Brazil is a middle-income country with universal maternity care, mostly by doctors. The experience of normal birth often includes rigid routines, aggressive interventions, and abusive, disrespectful treatment. In Brazil, this has been referred to as dehumanised care and, more recently, as obstetric violence. Since the early 1990s, social movements (SM) have struggled to change practices, public policies and provider training. The aim of this paper is to describe and analyse the role of SM in promoting change in maternity care, and in provider training. In this integrative review using a gender-oriented approach, we searched the Scielo database and the Ministry of Health's (MofH) publications and edicts for institutional and research papers on SM initiatives addressing disrespect and abuse in the last 25 years (1993-2018) in Brazil, and their impact on public policies and training programmes. We analyse these groups of interrelated initiatives: (1) political actions of SM resulting in changes in public policies and legislation; (2) events organised by SM for diffusion of information to the public; (3) MofH policies to humanise childbirth with participation of SM; and (4) initiatives to change providers' training, including legal actions based on obstetric violence reports. To promote real change in maternity care, the progression of policies and enabling environment of laws, regulations, and broad dissemination of information, need to go hand in hand with changes in all health providers' training - including a solid base in ethics, gender and human rights.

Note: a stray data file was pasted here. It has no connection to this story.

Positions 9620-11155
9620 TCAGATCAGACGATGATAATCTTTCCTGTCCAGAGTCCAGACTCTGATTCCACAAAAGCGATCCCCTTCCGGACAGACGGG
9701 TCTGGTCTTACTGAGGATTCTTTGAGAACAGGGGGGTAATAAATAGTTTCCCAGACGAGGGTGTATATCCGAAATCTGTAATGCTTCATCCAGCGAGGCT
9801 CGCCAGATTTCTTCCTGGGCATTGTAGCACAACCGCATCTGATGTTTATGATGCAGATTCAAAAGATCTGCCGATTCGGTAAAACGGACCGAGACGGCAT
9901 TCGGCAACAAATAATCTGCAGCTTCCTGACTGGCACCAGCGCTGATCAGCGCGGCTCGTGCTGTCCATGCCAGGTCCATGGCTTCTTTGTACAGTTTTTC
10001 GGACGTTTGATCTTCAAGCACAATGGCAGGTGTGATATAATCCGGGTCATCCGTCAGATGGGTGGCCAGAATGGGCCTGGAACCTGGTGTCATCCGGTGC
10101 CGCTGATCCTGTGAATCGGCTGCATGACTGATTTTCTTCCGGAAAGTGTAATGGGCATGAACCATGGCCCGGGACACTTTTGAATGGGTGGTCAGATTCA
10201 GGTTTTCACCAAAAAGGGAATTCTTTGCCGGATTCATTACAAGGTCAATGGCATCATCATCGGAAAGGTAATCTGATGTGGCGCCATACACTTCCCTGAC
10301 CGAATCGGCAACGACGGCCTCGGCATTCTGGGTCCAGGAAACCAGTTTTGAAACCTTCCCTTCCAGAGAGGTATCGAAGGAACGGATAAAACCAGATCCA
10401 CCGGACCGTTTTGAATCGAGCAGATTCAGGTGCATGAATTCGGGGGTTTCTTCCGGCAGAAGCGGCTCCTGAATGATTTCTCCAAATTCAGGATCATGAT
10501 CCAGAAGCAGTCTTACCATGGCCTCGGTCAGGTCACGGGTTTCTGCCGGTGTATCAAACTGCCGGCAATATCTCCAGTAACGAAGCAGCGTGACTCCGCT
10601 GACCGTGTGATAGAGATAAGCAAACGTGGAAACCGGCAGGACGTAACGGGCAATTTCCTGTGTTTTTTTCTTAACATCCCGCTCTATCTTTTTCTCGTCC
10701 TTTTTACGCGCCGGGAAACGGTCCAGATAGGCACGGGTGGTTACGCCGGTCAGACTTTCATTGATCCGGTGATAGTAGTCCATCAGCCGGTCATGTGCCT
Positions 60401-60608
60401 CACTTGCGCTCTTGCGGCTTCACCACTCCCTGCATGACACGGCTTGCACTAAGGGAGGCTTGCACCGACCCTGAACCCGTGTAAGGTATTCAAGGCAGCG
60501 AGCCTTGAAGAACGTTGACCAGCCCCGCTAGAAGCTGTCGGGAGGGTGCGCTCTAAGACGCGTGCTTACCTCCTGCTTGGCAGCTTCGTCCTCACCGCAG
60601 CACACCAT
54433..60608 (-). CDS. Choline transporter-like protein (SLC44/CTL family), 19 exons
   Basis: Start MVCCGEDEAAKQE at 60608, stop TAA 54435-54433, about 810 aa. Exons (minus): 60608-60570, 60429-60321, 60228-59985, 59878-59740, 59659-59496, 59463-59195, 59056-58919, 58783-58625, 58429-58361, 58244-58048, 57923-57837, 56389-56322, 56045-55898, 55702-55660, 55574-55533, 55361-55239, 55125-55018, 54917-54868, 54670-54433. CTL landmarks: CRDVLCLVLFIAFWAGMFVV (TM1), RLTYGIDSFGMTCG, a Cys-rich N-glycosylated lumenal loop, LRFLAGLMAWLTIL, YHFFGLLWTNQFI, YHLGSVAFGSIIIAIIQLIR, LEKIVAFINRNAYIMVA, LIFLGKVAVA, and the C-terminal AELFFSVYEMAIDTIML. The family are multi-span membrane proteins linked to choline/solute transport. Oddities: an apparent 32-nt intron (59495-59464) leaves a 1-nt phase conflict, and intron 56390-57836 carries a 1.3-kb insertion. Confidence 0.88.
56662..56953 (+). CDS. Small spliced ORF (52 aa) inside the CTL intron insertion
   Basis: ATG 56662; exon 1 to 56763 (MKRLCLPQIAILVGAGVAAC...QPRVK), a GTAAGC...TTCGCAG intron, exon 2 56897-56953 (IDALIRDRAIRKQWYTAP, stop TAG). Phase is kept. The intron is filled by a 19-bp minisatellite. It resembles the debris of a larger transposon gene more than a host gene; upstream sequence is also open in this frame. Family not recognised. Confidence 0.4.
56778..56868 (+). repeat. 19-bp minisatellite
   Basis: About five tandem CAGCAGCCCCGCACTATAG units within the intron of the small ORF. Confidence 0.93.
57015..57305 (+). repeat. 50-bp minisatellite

Keywords: Human rights; disrespect and abuse; evidence-based health care; gender; maternity hospitals; medical education; sexism.